The interactive MathsAlive! exhibit will help inspire future engineers
Next generation: We're calling on you.
The non-profit advocacy organization Engineering UK estimates a current annual shortfall of between 37,000 and 59,000 engineering graduates and technicians to fill core engineering roles across the national economy.
Raytheon has long invested in STEM education to help fill the talent gap in the engineering field. As part of that effort, the company is bringing its landmark mathematics and science exhibition, MathsAlive!, to the UK. The exhibition is currently running at RAF Museum London until 26 April 2020, before travelling to other locations around the country.
“We want children to learn that maths is fun and that there are many exciting careers in science and engineering,” said Raytheon UK’s Executive STEM Lead Alex Rose-Parfitt. “MathsAlive! has been a great success across the globe and (is now in) in the UK for the first time.”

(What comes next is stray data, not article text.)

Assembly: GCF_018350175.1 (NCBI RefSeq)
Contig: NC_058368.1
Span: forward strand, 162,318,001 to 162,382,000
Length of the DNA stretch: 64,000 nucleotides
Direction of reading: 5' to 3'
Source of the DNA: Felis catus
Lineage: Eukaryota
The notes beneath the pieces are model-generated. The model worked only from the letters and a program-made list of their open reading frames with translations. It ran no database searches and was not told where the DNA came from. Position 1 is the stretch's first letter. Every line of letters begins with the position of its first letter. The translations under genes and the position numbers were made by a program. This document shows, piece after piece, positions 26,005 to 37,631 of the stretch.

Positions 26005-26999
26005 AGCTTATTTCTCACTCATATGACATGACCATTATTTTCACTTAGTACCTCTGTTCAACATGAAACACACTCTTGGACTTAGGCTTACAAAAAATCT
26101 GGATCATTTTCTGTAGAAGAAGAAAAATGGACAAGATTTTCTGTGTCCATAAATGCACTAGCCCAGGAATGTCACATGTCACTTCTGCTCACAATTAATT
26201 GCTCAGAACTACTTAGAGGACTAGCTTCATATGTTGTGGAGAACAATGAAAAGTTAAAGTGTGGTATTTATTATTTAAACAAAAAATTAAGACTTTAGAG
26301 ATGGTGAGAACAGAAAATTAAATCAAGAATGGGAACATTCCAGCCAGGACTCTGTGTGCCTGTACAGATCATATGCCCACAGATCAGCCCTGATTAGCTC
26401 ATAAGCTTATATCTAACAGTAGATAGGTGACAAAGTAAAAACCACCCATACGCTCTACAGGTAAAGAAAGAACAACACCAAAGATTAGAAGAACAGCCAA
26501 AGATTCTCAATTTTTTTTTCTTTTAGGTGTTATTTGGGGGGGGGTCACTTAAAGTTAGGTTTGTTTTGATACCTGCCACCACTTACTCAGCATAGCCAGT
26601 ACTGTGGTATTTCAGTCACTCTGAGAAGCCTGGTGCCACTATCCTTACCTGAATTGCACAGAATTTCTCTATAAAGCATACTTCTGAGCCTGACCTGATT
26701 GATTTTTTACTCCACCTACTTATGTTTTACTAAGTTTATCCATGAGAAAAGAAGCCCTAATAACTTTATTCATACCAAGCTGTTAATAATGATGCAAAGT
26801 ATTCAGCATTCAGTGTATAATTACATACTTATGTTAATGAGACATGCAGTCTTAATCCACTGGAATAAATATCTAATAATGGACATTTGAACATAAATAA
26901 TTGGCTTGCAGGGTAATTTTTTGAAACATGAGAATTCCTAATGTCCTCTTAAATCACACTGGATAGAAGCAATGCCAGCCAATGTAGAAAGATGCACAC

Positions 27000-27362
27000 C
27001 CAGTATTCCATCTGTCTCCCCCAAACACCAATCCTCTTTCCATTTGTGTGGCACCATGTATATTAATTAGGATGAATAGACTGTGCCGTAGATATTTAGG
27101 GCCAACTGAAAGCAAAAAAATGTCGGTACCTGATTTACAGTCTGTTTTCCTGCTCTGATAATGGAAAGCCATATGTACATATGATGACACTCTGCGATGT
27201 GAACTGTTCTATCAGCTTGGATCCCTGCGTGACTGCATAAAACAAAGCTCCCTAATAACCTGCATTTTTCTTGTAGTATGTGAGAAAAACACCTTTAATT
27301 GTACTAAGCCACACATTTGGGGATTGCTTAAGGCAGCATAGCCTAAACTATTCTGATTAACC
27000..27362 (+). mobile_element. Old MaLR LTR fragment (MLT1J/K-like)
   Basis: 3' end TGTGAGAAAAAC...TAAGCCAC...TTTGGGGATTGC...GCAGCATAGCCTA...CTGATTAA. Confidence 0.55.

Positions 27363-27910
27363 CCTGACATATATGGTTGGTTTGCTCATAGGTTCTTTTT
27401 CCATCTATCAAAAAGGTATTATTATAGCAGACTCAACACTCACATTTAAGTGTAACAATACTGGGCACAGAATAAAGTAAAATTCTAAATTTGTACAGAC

The exhibit seeks to inspire the next generation of engineers and scientists through fun, immersive and interactive exhibits.
Visitors will experience six themed areas, each housing a range of mechanical and multimedia interactive challenges, where children can compete, design, build or play. The exhibit is geared towards schoolchildren, but people of all ages and maths ability levels can enjoy.
“Students will be able to engage in nearly 40 unique experiences that explore the practical applications of maths in the worlds of design, engineering, technology and science, said Rose-Parfitt. “This could include video games, sports, robotics, fashion or music, and hopefully inspire students to pursue STEM careers.”
MathsAlive! builds on Raytheon UK’s broader commitment to spark student interest in STEM, which includes the Raytheon Quadcopter Challenge, now in its fifth year.
“We have a rich STEM education pipeline, from schools outreach to the Raytheon Global Cyber Academy, because we want to help nurture the next generation of engineers and scientists,” said Raytheon UK’s STEM Lead Sophie Wilson.
Entry to the exhibition is free and no booking required. Find out more about MathsAlive! UK here.